LOUISVILLE, Ky. (WHAS11) -- The scarlet flags of the U.S. Marine Corps were unmistakable, flapping from cars and motorcycles which formed the funeral procession on Trevilian Way in the Highlands late Saturday morning.
The flashing lights of an approaching Jefferson County Sheriff SUV had prompted me to pull to the side of the road, where I stayed and watched the hearse, the matching grey funeral home limousine and dozens of cars, their hazard lights flashing, following each other closely.
I was driving my nine-year-old son, Sam, to a swim meet. As the procession's cars streamed by, I explained to him that we were pausing out of respect, a tradition my parents taught me by example when I was his age, a practice I frankly was concerned would frustrate the drivers who had to stop behind me, drivers who may not share that tradition. Thankfully, the drivers of two pick-up trucks just ahead of me had made the same decision.
I told Sam about the Marine flags and I silently wondered who was being carried to their final resting place.
Was it a young Marine, perhaps a recent veteran of Iraq or Afghanistan whose injuries, physical or psychological, had finally proven to be too much?
Was it a veteran from Vietnam or Korea, who perhaps only in death was receiving a belated tribute?
Perhaps the hearse carried one of what NBC journalist Tom Brokaw aptly described as The Greatest Generation, one of the 16 million Americans who served in the Second World War. According to the Veterans Administration about one million World War II veterans are still alive today, most in their nineties. We are losing them at the rate of 555 per day.
The eyes of a boy slightly older than my son met mine as he sat in the back of the limousine which passed by, a dark tie on a white shirt. I thought of the countless families who have taken a similar journey. I thought of the people who touched my heart when they stopped their cars out of respect for my sister's funeral procession last year.
I am moved by the simple and powerful message the U.S. military conveys when one of their own dies. When my Marine Corps veteran uncle, Paul Blim, died in 2003, a Marine planted his knee on the astroturf below the family tent next to his grave and invoked the stirring tribute:
"On behalf of the President of the United States, the Commandant of the Marine Corps, and a grateful nation, please accept this flag as a symbol of our appreciation for your loved one’s service to Country and Corps.”
The family of this Marine - once a Marine always a Marine (I am reminded by USMC viewers) - would surely receive this same honor.
Later Saturday, I searched the obituaries of Owen Funeral Home, which I noticed had handled the funeral.
My heart sank.
The Marine was Sgt. Maj. Tom Crump, one of a handful of Pearl Harbor survivors in Louisville who had shared his WWII experience with me in my first year as an anchor at WHAS11.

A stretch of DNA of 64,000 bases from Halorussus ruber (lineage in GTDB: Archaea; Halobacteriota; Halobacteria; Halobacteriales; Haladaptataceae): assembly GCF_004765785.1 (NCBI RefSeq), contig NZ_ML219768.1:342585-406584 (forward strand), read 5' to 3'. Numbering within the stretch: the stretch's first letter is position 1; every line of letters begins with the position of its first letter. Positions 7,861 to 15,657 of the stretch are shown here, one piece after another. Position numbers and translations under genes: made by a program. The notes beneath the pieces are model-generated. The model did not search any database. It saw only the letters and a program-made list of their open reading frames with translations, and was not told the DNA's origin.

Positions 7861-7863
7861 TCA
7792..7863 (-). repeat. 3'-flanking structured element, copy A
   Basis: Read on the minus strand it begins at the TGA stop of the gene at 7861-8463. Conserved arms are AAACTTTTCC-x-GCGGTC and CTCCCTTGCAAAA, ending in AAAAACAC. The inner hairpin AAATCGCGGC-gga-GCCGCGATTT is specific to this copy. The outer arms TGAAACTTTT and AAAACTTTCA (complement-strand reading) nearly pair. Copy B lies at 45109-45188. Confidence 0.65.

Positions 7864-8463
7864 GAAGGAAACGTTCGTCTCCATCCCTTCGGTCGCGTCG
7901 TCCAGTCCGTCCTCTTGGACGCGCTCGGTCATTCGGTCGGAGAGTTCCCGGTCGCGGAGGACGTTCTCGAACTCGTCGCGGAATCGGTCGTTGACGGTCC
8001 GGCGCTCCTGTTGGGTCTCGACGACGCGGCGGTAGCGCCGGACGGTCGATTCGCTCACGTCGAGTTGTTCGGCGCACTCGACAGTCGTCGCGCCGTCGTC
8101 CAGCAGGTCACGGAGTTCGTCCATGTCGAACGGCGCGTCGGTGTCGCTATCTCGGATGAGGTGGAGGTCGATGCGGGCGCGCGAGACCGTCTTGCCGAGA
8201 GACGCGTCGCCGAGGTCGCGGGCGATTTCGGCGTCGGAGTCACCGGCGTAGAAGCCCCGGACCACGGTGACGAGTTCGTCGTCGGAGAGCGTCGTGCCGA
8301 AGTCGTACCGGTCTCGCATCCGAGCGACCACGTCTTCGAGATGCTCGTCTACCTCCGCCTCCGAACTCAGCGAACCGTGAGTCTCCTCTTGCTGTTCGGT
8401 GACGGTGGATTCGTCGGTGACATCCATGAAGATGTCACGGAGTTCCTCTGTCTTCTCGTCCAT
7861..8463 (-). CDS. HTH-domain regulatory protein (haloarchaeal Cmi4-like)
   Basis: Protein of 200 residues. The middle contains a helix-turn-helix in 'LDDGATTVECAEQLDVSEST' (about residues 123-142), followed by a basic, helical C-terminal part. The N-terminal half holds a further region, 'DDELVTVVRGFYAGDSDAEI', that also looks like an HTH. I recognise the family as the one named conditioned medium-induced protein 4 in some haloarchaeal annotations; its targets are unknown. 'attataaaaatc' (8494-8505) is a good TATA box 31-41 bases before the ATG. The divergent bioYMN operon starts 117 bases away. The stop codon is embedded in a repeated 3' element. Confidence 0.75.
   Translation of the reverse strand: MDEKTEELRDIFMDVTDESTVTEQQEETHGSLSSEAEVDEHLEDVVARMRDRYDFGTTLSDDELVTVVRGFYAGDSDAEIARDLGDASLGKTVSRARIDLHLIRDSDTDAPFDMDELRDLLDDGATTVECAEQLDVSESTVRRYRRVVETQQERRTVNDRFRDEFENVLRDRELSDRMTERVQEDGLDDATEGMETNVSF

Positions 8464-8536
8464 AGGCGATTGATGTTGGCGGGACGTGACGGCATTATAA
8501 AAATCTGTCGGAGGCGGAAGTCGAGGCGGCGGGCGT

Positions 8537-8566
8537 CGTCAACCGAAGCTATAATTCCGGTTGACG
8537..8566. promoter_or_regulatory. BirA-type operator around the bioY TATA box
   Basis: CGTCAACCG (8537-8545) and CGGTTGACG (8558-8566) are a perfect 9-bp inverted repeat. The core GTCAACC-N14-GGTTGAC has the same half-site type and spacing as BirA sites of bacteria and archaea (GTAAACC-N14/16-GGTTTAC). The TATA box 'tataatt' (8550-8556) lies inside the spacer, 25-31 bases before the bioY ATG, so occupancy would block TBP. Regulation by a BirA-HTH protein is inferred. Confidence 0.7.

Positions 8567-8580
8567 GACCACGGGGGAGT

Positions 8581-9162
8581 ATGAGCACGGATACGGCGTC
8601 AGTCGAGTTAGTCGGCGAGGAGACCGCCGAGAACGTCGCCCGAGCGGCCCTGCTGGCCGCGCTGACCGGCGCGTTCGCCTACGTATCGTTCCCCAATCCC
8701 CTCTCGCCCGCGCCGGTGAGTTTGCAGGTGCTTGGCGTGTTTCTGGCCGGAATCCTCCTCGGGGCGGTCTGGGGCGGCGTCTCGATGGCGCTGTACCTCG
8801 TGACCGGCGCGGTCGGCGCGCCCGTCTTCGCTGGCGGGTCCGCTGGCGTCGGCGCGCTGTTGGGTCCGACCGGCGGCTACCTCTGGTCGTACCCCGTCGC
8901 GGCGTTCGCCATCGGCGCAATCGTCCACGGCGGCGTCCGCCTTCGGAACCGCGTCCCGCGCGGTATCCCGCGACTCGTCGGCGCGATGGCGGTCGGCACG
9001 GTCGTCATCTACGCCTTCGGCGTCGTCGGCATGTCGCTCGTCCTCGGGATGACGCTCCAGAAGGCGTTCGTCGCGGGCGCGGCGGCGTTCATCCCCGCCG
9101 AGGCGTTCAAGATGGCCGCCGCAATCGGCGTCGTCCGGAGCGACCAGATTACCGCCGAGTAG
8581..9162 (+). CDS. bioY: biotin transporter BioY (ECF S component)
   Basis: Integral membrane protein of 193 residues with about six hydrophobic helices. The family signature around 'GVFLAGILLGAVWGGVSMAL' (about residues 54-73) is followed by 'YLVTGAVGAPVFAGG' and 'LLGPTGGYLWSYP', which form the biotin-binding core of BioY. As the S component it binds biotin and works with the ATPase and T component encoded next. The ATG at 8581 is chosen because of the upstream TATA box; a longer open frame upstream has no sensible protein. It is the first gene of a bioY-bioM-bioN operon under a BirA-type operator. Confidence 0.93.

Crump died on Tuesday, July 8.
In 2001, I arranged for the veterans to watch the new movie Pearl Harbor with me at its Louisville debut, then tell me if the movie reflected their experience.
We met at one of the veterans' homes. I will never forget what I saw in the driveway as we pulled up, Tom Crump, then 80 years old, dressed in his Blue Dress Uniform as if he was newly commissioned. He spoke of his Marine Corps service with passion, eloquence and humility.
"It was the most traumatic thing I have ever witnessed in my life,” Crump told WHAS11 in 2012. When the Japanese attacked, Crump was standing guard on the dock next to the USS Pennsylvania directly across from “Battleship Row.”
“I was absolutely scared to death," Crump said. "When you see bodies blown apart and bodies on fire during a situation like that, it stays in your gut for the rest of your life.”
The best word to describe Crump's motivation in relating his memories of December 7, 1941 is "duty."
The Marine Corps motto is "Semper Fidelis," Latin for "always faithful."
"It guides Marines to remain faithful to the mission at hand, to each other, to the Corps and to country, no matter what," the U.S. Marine Corps explains on its website. "Becoming a Marine is a transformation that cannot be undone, and Semper Fidelis is a permanent reminder of that. Once made, a Marine will forever live by the ethics and values of the Corps."
Crump's Marine Corps service spanned 30 years, enlisting when he was 19 years old in 1940. After Pearl Harbor, Crump's World War II service extended to the Guadalcanal campaign and the Battles of Bougainville, Pelileu and Okinawa.
After stateside assignments, Crump returned to combat in Korea in 1953.
In 1964, he became a USMC recruiter in Louisville and in 1967, Crump opened the first JROTC program in the U.S. at Seneca High School.
Maj. Crump felt he owed to those who never came home to share their story. In countless talks to school groups, civic organizations, the public and the media, he was faithful to the end.
Originally not knowing whose funeral procession I witnessed, it fulfilled the purpose of the Tomb of the Unknowns at Arlington National Cemetery, to honor all who have served and sacrificed.
My son never met Tom Crump, but I will tell him about him, and I hope when he is old enough to drive, he will pause for the funeral procession to go by.